- Rating Scales: Mastering Copyright Permissions for Clinical Trials
- Part 1: Your Copyright Licensing and Purpose
- Part 2: Your Copyright Licensing Experience and Skill
- Part 3: Copyright Licensors – Authors, Publishers and Collectives
Rating Scales: Mastering Copyright Permissions for Clinical Trials
3 Things That Impact Your Efficiency
By Monika Vance
If you’ve managed copyright permissions for rating scales within the pharma industry, then you know how long-winded and frustrating it can be to get a copyright license for use in clinical trials.
Over the last 5 years or so, I’ve been monitoring the time management numbers on this – on our end and on the Sponsors’. On average, a single copyright license agreement can take a study project manager about 6 hours of his/her time throughout the entire license life cycle. That’s a lot of time.
Patient-reported and clinician-reported outcome measures have been used in all kinds of clinical trials for decades.
What’s the deal?
There are several reasons for this. Two main ones – the licensors are hard to find, and/or they don’t understand your business and your needs. It’s really just that.
The latter is a classic and enduring value misalignment in the service provider-customer relationship.
The flip side of that is that collectively we’re not communicating how our industry works and how and why our needs have changed. Who has time for that, right? They should know! You just need to get your hands on that document yesterday, and move on with your study.
The greater majority of rating scales commonly used in clinical trials are owned or managed by publishers. Pharma represents just a relatively tiny market segment in their overall global customer portfolios. Depending on their core market and size, publishers have little to no incentive to adjust their processes to the needs of pharma unless we insist on it.
Do we need them to adjust? Absolutely!
Times have changed, our regulatory requirements have changed, and how we use rating scales in clinical trials has changed. These changes impact legacy copyright license terms that permit what we can and cannot do with copyrighted works. Outdated copyright licensing processes and agreement terms slow down your effort in getting a document that is appropriate for your purpose, and in a timely manner.
When you zoom in closer, though, this eternal challenge has 3 distinct factors that play into how efficient you will be in securing an appropriate copyright permission:
1. Your specific purpose – your clinical trial, and in some cases, also the much less understood integration of rating scales into digital data collection platforms (i.e., eCOA/ePRO applications).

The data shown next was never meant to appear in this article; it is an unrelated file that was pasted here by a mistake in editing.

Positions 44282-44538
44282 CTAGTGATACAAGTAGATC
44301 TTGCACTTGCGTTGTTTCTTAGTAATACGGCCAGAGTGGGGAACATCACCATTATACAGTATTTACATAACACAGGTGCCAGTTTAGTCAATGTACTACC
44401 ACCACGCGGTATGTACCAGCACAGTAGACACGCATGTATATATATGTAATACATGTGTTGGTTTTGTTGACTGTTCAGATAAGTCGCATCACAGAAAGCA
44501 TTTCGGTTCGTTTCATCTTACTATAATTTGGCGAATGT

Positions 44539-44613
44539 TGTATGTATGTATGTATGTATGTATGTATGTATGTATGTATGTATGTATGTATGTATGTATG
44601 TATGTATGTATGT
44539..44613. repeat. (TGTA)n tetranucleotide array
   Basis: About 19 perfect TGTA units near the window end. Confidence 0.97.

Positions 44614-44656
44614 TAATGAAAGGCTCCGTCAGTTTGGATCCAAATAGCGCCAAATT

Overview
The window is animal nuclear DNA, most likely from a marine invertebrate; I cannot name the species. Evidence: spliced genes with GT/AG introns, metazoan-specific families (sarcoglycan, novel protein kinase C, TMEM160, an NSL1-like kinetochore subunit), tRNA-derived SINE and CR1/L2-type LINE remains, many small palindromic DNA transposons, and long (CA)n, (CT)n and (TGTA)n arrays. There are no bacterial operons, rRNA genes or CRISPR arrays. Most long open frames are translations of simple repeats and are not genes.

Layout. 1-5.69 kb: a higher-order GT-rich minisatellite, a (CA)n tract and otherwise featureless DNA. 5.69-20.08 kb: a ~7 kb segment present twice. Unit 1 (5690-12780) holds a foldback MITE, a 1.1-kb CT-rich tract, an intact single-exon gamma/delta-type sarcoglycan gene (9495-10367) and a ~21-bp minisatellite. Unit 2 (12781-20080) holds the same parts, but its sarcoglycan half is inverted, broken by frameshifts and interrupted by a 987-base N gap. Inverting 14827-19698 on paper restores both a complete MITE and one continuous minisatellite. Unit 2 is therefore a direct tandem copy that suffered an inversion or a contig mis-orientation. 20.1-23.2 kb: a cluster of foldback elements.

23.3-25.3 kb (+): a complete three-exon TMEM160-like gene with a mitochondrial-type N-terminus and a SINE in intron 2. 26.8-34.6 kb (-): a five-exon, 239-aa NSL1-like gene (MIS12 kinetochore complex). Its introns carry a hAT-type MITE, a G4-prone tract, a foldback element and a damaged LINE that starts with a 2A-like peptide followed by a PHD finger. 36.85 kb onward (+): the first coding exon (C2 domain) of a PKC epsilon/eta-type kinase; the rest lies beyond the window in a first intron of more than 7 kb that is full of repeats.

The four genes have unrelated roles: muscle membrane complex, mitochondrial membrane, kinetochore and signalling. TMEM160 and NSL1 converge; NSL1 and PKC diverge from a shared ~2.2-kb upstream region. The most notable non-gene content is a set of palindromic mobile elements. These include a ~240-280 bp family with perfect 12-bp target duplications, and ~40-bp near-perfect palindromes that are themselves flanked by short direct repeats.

2. Your level of skill in licensing rating scales for clinical trials – your knowledge of where to look and the resources available to you, how to confirm copyright ownership, and how to ensure that the license terms are not in conflict with your internal organizational and regulatory workflows.
3. The copyright licensor’s readiness for your request – in other words, their licensing process and familiarity with your data flow and regulatory review requirements. This is the one that is firing up your senses and compromising your effort for improved efficiency.
If copyright licensing, or “scale management”, is part of your role, and you’re still trying to figure out how this works, then stick with me here.
It’s a big topic. I’ll keep it as succinct as possible, and break it down into 3 separate parts to make it easier for you to absorb.
Each part is intended to help you understand what factors play into the challenge of securing copyright permissions for rating scales, and what you need to do to get your licensing done faster.
Your Copyright Licensing Purpose and Situation
Your Copyright Licensing Experience and Skill
Licensors – Authors, Publishers and Collectives
Disclaimer: Please note that I, the author of this article series, am not a Lawyer. The information in this article is based solely on my own experience in licensing rating scales and may not reflect the experience(s) of another party. The information in this article is intended for informational purposes only, and should not be construed as legal advice or legal opinion on any specific facts or circumstances. Additionally, the information about copyright collective agencies is true at the time of writing of this article and may change at any time. Readers should seek professional counsel specializing in Intellectual Property Law when acting on the information provided in this article series.
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